Home' Smart Farmer : February 2014 Contents Smart pastures
Woodside-based agricultural contractor Kym Gladigau advises farmers to get
their soil tested in summer to get a head start on understanding the type of
fertilisers required before the autumn rush.
Summer care can work
wonders for pastures
By MAX OPRAY
THE hotter months are often
considered a good time to take
a break from pasture manage-
ment, but some experts are saying
there is plenty to take care of now to
keep the land productive year-round.
Woodside-based agricultural con-
tractor Kym Gladigau said getting
sorted early could pay off big time for
He says fertiliser ordered in the
next month comes in at a much more
favourable price, and that dolomite
and lime stocks often run out when
farmers need them most.
"They should get lime early as
stores can run out and cause delays of
four to six weeks during peak usage
times," he said.
"That can mean you end up spread-
ing too late when everything has gone
muddy, and you don't want that."
For those planning to use lime to
fix subsoil acidity, Mr Gladigau said
a line of products coming onto the
market this year offered plenty of
New forms of prilled lime come
in granular form, meaning they can
be used in a normal seed drill or
spreader, allowing farmers to dis-
tribute lime while they are spreading
This could spare farmers the
expense of bringing in a contractor
to spread traditional powdered lime,
which requires access to a specialised
Mr Gladigau also said now was the
best time to get soil tested in order
to understand the type of fertilisers
required ahead of the autumn rush.
He advised farmers get in touch
with their local supply store to buy
testing kits along with a soil probe.
"Soil testing should be done with
a proper probe, not just a spade
or some piping which will produce
inferior results," he said.
Mr Gladigau said accurate soil test-
ing required an even sample down
through the soil profile, to a depth of
A spade tends to take an angled
sample, with more top soil than
subsoil, leading to misleading results.
"Some people think you can use a
piece of galvanized pipe, but then the
zinc from the pipe will seep into the
readings and your zinc measurements
will go through the roof," he said.
"Steel piping, meanwhile, would
give an overly high iron content,
particularly if it is rusty."
SARDI pasture research officer
Carolyn De Koning agreed that
accurate soil testing was crucial, but
was not so sure if now was the best
time to do it.
"There's a lot of theories out there
as to when to do it," she said.
"Plenty of people do late summer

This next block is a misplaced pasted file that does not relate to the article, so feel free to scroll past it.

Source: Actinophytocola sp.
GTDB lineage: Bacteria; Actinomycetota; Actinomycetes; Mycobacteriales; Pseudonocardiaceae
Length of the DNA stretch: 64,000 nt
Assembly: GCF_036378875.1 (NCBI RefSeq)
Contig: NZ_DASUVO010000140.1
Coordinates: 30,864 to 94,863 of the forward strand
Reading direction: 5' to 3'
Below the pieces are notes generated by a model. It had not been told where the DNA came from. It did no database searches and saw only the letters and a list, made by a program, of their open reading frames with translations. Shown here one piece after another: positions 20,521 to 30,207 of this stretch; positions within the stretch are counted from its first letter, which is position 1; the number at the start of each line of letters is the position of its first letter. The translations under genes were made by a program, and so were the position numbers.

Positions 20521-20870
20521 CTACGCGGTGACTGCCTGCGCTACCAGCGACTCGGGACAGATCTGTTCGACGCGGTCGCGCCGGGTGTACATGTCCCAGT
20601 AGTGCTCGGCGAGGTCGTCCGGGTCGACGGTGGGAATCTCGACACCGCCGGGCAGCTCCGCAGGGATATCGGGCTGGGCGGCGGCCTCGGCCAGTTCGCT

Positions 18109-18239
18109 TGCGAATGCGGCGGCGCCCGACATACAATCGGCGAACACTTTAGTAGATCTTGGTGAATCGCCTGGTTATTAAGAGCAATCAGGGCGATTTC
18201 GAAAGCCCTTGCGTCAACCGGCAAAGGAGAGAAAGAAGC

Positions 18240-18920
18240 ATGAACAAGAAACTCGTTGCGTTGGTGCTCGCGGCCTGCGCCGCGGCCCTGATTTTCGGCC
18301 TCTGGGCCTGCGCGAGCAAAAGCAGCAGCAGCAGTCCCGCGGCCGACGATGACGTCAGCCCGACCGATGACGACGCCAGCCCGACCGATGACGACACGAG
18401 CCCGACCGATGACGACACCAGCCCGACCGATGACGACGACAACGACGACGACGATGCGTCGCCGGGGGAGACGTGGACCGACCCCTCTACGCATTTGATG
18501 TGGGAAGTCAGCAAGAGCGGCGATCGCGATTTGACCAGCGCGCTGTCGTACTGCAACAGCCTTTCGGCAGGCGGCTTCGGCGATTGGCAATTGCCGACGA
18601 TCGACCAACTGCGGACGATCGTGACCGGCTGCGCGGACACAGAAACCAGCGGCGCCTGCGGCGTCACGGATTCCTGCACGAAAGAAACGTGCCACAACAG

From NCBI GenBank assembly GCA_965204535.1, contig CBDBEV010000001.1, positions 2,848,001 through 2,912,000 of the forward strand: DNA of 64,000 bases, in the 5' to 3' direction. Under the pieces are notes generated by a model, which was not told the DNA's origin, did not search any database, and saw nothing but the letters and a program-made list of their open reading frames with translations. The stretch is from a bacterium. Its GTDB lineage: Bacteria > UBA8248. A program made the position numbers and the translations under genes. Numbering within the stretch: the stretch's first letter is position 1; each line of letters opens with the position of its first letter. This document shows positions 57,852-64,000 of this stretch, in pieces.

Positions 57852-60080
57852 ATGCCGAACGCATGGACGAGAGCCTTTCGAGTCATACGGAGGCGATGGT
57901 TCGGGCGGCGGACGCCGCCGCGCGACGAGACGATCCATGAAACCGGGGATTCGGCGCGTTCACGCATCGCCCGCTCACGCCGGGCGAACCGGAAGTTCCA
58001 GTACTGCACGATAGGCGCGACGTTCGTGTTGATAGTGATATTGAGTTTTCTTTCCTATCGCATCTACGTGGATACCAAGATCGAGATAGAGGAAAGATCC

or early autumn, but the trouble with
that is the soil becomes so dry and
hard it can be difficult to get it (the
testing apparatus) into the ground."
Ms De Koning preferred spring,
when soil had more moisture and
was easier to dig into.
She said the important thing was
not so much the time of year to test
the soil, but to make sure the testing
patterns were consistent.
"Whenever it is people do their soil
test, they should make sure they do
it at the same time of year from that
point on," she said.
"That way they can get a long-term
picture of what is happening to a
particular paddock over time."
She said if farmers were not confi-
dent about analysing test results, the
best advise was consult an agronomist
to interpret the data.
Instead of soil testing, Ms De
Koning said the top priority for
landholders over summer should be
managing grazing patterns.
She said overgrazing was a real
danger during the early part of the
year, particularly on the back of a
Best time to buy lime, fertiliser
Keep up regular soil testing
Overgrazing main danger
hot, dry spring such as the one just
"Even on subterranean clover in
the hills, sheep are so good at finding
burrs," she said.
"Perennial pastures too need a
good, long rest period."
If there is a paddock lined up for
renovation, grazing can be reduced
on other plots by concentrating live-
As for weed management, Bayer
CropScience Mid North manager
Graham Hatcher confirmed there was
no need to spray pastures during dry,
hot summer months.
He said the ideal time to apply
herbicides depended on rains, but
typically fell between late May and
early June for much of SA.
"Get in when the weeds are small,
around a coffee mug size rather than
dinner plate size," Mr Hatcher said.
He put forward Jaguar and Tigrex
as leading post-emergent broadleaf
herbicides, with both able to take
care of invasive plant species such as
Salvation Jane and capeweed.
He said both handled weeds equally
well but that Jaguar was the only one
that could treat lucerne pastures.
As for what farmers should be
doing right now, he had one piece of
advice: "The only thing you want to
be applying to your land right now
• Need to know more?
Kym Gladigau 08 8538 7131, or take
a look at the SARDI pastures website,
Call Brenton on 08 8659 0000 or 0428 810 088
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